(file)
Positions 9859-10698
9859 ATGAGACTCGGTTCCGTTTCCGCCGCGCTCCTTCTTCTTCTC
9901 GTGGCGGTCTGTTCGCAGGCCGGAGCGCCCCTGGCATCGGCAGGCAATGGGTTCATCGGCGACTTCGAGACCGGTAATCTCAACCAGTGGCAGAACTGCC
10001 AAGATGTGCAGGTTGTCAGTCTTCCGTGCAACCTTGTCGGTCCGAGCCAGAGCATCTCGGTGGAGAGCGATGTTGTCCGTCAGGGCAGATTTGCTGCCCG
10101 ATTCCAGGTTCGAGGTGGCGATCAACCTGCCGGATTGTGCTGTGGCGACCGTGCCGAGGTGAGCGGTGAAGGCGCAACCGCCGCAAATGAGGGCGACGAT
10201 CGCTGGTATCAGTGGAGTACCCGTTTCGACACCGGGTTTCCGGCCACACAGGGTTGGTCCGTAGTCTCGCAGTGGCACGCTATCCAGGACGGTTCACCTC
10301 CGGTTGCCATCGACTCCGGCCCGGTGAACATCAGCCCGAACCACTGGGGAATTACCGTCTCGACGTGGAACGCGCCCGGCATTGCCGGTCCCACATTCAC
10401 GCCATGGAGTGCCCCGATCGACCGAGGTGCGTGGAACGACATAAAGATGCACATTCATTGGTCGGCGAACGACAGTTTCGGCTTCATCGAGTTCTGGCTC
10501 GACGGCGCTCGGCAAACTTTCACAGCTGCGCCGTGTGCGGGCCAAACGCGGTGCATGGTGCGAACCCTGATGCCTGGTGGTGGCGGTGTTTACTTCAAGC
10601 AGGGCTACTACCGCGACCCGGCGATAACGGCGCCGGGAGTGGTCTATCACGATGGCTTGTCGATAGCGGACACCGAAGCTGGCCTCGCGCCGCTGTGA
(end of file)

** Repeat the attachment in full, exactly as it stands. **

Positions 9859-10698
9859 ATGAGACTCGGTTCCGTTTCCGCCGCGCTCCTTCTTCTTCTC
9901 GTGGCGGTCTGTTCGCAGGCCGGAGCGCCCCTGGCATCGGCAGGCAATGGGTTCATCGGCGACTTCGAGACCGGTAATCTCAACCAGTGGCAGAACTGCC
10001 AAGATGTGCAGGTTGTCAGTCTTCCGTGCAACCTTGTCGGTCCGAGCCAGAGCATCTCGGTGGAGAGCGATGTTGTCCGTCAGGGCAGATTTGCTGCCCG
10101 ATTCCAGGTTCGAGGTGGCGATCAACCTGCCGGATTGTGCTGTGGCGACCGTGCCGAGGTGAGCGGTGAAGGCGCAACCGCCGCAAATGAGGGCGACGAT
10201 CGCTGGTATCAGTGGAGTACCCGTTTCGACACCGGGTTTCCGGCCACACAGGGTTGGTCCGTAGTCTCGCAGTGGCACGCTATCCAGGACGGTTCACCTC
10301 CGGTTGCCATCGACTCCGGCCCGGTGAACATCAGCCCGAACCACTGGGGAATTACCGTCTCGACGTGGAACGCGCCCGGCATTGCCGGTCCCACATTCAC
10401 GCCATGGAGTGCCCCGATCGACCGAGGTGCGTGGAACGACATAAAGATGCACATTCATTGGTCGGCGAACGACAGTTTCGGCTTCATCGAGTTCTGGCTC
10501 GACGGCGCTCGGCAAACTTTCACAGCTGCGCCGTGTGCGGGCCAAACGCGGTGCATGGTGCGAACCCTGATGCCTGGTGGTGGCGGTGTTTACTTCAAGC
10601 AGGGCTACTACCGCGACCCGGCGATAACGGCGCCGGGAGTGGTCTATCACGATGGCTTGTCGATAGCGGACACCGAAGCTGGCCTCGCGCCGCTGTGA